The central school space – the atrium – can also be converted into a school cafeteria, an auditorium or a theatre stage. In addition to chairs there are wooden steps with built-in sockets. High school students often work here – or just relax during school breaks. All the corridors are wide, equipped with individual workplaces, sofas and chairs. There is a balance of furniture conducive to both study and relaxation.

Areas for teachers


In Finland, teachers often work in pairs, teaching together. And in new schools, teachers no longer have individual classrooms. Except for elementary school, lessons are taught in a variety of areas – sometimes in a classroom, but sometimes in a more informal area and often outside if the weather is nice. 

Within the school there are two rooms for the teachers. The smaller one was created for the elementary school teachers, who do not necessarily have enough time to get to the larger room during short breaks. Both rooms have desktops, places to relax and the coffee-makers, which are must-haves in Finnish society.


Photo: Aleksander Andro

Physical well-being


SVK embodies the accessible environment: there are ramps and railings everywhere, and each element of the school is adapted for people in wheelchairs.

The school is mindful of the need to encourage day-to-day physical movement. Classes are held on different floors to ensure that students are moving throughout the day.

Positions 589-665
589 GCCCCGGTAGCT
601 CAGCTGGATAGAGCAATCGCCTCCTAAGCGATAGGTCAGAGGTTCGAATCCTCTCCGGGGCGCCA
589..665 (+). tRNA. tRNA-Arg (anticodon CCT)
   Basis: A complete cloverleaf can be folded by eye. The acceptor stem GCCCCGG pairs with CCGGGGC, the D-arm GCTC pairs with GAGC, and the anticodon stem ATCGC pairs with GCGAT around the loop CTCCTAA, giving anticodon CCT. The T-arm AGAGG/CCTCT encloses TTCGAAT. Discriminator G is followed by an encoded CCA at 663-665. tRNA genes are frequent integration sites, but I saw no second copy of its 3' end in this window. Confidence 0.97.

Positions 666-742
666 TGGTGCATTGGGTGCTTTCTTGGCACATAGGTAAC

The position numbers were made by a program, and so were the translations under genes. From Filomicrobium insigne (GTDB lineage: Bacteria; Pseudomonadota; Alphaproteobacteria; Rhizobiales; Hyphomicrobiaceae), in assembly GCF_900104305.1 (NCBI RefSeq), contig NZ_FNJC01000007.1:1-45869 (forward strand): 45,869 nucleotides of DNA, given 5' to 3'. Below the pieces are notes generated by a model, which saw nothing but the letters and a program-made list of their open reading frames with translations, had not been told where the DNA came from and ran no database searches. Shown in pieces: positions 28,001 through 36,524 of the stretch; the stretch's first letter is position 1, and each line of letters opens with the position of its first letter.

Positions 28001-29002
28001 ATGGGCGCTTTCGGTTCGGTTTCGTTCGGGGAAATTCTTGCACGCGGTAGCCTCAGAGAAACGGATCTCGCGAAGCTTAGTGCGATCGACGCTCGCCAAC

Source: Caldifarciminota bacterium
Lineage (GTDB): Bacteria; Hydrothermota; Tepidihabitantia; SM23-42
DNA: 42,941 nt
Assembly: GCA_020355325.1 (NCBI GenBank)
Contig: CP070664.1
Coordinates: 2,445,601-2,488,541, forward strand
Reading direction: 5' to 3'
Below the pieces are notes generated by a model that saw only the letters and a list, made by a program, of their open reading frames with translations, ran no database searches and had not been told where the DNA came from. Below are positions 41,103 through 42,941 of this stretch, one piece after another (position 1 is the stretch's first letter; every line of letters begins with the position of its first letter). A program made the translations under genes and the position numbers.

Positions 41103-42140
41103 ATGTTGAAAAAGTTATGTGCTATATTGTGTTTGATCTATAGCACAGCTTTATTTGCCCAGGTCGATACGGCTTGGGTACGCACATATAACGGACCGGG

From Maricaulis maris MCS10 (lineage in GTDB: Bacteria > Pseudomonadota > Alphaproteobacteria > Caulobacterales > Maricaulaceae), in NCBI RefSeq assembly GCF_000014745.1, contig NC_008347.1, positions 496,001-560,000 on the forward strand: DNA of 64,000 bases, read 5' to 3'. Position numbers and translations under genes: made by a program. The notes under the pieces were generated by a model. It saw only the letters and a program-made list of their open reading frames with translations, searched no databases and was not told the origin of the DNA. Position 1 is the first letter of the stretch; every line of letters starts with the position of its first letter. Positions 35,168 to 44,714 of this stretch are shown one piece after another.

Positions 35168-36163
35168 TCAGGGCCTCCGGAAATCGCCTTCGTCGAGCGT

All the school breaks take place in the fresh air. Two courtyard playgrounds were created in response to the wishes of the children. Climbing frames, swings and a basketball hoop offer opportunities for those who want to be active, but there is also space to sit and relax. There are places to park bicycles and scooters.


Фото: Александр Андро 


Principal Tuula Väisänen is delighted with the result: “We are all in love with this bright, traditional wooden, yet modern building, and, of course, it is clear how much social being determines consciousness. We can say with confidence that we have become much better in compliance with the rules, with discipline, with the self-organisation of pupils, with the careful handling of furniture and even with academic performance.”


Финско-русская школа Хельсинки

This photo and cover photo: Hannu Rytky



January 2023